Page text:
Stavacintamani of Bhatta Narayana with the Commentary by Ksemaraja

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Item Code: NAB826
Author: Boris Marjanovic
Publisher: Indica Books, Varanasi
Language: Sanskrit Text with English Translation
Edition: 2011
ISBN: 8186569987
Pages: 286
Cover: Hardcover
Other Details 8.7inch X 5.6 inch
Weight 480 gm
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Book Description
Back of the Book

The Stavacintamani of Bhatta Narayana (late 9th early 10th century CE) is a devotional stotra dedicated to the praise and worship of Siva and his power (sakti) who is responsible for creation maintenance and dissolution. The stotra is an outpouring of the state of the mature mind of one who practiced experienced internalized and lived this system of monistic Saivism. The quality of the verses and author’s personal fame suggest that bhatta Narayana was not merely an ardent devotee but a learned scholar familiar with the esoteric secrets of the saiva philosophy and practice. Ksemaraja’s commentary is intended to reveal the esoteric meanings of the original devotional text while simultaneously integrating this work into the canon of nondual Saivism. His lucid commentarial style primarily focuses on translating Bhatta Narayana’s poetic devotional verses into the terminology of yogic states and experiences based on the Pratyabhijna monistic philosophy. For example in verse 4 he states. The praise of the lord is nothing but the realization that the lord who is identical with this universe but appears in diversity is in reality non dual.

In his foreword to this book Prof. Rastogi observes Marjanovic’s approach is constructive at time comparative and felicity of language renders the overall presentation very lucid more particularly some of his renderings of Sanskrit terms into English impress at the first sight. In his treatment of the philosophical and doctrinal issues he appears authentic and tries to articulate the inherent intend of Ksemaraja. This work fulfills a long cherished need and serves as a welcome addition to the literature of Kashmir Shaivism in English. I am sure it will benefit not only students of Kashmir Shaivism but those of Indian spiritual traditions as well. With these words I commend this work to the readers for a rewarding trip to the Stavacintamani’s universe of devotion as understood and interpreted by Ksemaraja.



When Dr. Boris Marjanovic approached me and asked me to say a few words by way of a ‘foreword’ to his latest work I could not say no to him, for the simple reason that the nondual stream of Kashmir Saivism boasts of an extremely rich devotional sub-current which has received relatively much less attention from the modern academia. This so called sub-current, on a closer analysis, emerges as the focal terminus of the entire spiritual, Gnostic and cognitive pursuits, typically reckoned as mahaphala (‘great fruit’/ Summum bonum’) there by culminating into a cardinal doctrine of the system. Dr. Marjanovic, choosing to undertake to address this desideratum, deserves to be complimented. He seems to be alive to this reality when he finds Bhatta Narayana’s name being much less in vogue as compared to the known stalwarts of the system. According to him this was perhaps due to the fact that the Stavacintamani by virtue of being a short devotional stotra did not elaborate on the principles of nondual Saivism. However, within the tradition the scene is different. Those who are bred and brought up in the tradition are no doubt intimately conversant with this name. In fact some verses are so common and have become part of the Kashmir Saivists’ cultural psyche that these are spontaneously drawn upon and invoked with notable frequency as authentic sayings of great testimony by the learned and laity alike ever since the philosophical writings in Saivai monism began taking shape. Even a beginner knows of such verses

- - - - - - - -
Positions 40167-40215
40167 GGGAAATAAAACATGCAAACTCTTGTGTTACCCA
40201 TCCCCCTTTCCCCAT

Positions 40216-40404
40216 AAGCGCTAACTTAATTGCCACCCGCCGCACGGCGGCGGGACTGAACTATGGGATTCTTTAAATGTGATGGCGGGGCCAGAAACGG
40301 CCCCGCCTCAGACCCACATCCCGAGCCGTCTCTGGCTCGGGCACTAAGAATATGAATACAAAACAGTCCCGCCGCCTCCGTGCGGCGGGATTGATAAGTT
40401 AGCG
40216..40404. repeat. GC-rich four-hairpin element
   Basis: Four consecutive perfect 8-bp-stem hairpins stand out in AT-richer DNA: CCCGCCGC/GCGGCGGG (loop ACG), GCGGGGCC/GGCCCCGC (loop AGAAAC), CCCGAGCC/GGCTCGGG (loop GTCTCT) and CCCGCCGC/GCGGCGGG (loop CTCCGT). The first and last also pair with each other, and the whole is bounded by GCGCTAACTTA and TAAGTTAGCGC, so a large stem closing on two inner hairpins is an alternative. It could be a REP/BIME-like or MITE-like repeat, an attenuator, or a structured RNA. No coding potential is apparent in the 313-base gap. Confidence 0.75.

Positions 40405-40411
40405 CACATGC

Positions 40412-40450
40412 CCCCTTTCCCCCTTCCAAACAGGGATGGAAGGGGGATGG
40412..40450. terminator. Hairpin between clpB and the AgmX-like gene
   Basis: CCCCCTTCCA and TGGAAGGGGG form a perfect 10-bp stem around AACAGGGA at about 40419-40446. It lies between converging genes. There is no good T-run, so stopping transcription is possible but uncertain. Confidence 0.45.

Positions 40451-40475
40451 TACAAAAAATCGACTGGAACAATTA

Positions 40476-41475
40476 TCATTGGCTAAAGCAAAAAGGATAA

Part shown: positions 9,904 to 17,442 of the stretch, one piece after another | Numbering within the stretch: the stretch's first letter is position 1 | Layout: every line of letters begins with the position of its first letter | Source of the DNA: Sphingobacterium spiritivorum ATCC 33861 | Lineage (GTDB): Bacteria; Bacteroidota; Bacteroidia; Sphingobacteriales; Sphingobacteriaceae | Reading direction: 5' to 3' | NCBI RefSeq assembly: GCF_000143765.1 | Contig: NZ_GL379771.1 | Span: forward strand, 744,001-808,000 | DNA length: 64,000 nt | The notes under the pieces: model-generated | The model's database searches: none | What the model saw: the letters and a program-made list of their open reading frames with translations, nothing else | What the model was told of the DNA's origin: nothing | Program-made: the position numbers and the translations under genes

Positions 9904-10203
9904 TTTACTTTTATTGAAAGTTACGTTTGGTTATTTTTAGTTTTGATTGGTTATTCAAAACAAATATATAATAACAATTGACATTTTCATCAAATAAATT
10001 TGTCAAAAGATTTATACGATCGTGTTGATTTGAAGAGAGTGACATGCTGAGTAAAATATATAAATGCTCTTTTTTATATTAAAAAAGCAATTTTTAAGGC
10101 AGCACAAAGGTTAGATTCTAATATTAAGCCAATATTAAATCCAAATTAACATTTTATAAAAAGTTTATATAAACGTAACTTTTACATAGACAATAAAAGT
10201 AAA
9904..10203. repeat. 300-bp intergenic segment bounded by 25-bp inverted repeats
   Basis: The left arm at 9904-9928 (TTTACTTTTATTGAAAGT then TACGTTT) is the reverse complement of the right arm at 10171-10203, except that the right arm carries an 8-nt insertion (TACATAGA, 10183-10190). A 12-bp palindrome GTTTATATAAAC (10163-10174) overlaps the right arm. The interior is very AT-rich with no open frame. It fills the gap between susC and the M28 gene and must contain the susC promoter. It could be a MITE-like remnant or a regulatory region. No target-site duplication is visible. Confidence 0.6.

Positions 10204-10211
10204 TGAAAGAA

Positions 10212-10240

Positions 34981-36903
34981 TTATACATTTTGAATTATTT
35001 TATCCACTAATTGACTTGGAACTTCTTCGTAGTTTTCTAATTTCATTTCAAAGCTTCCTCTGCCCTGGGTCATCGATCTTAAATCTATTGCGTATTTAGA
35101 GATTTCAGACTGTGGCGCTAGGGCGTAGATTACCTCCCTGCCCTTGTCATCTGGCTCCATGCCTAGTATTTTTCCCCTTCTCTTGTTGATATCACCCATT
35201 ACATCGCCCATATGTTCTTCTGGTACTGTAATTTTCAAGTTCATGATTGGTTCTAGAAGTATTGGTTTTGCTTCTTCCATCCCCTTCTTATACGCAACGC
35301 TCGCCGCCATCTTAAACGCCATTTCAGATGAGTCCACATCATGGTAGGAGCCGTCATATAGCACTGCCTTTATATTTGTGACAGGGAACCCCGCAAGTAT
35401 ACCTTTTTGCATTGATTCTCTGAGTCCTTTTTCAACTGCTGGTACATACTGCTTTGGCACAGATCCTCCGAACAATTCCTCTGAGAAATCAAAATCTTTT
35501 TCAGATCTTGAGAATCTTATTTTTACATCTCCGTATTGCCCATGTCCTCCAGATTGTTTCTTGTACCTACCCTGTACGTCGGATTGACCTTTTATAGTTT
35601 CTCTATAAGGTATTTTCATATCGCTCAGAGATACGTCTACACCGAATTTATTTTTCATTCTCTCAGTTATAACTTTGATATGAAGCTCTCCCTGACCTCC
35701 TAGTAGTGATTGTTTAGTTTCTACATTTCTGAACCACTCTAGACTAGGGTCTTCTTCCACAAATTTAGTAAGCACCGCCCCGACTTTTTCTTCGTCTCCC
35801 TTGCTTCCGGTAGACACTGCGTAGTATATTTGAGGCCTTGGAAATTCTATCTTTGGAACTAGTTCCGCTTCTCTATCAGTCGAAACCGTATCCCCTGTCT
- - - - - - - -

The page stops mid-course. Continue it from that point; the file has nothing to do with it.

Even though he might remain unaware of their deep philosophical significance. These utterings seem to have cast their lasting impact across the broad spectrum of intellectual speculation. For instance the verses

Constitute the backdrop of the aesthetical and dramaturgic formulations of the Saiva theorists of poetics and performing arts. Likewise the opening verse.

Offers refuge to the Saiva apologetics of language to build up their formidable defense against the grammarian’s tripartite division of language leadings to the former’s conceptualization of para as the supreme state of speech. It’s no use multiplying the instance. One can easily conclude that the present devotional text of Narayana Kantha belonging to the earliest phase of the monistic Saiva philosophy of Kashmir has been aptly named as the wish granting jewel in the form of devotional stanzas (Stavacintamani).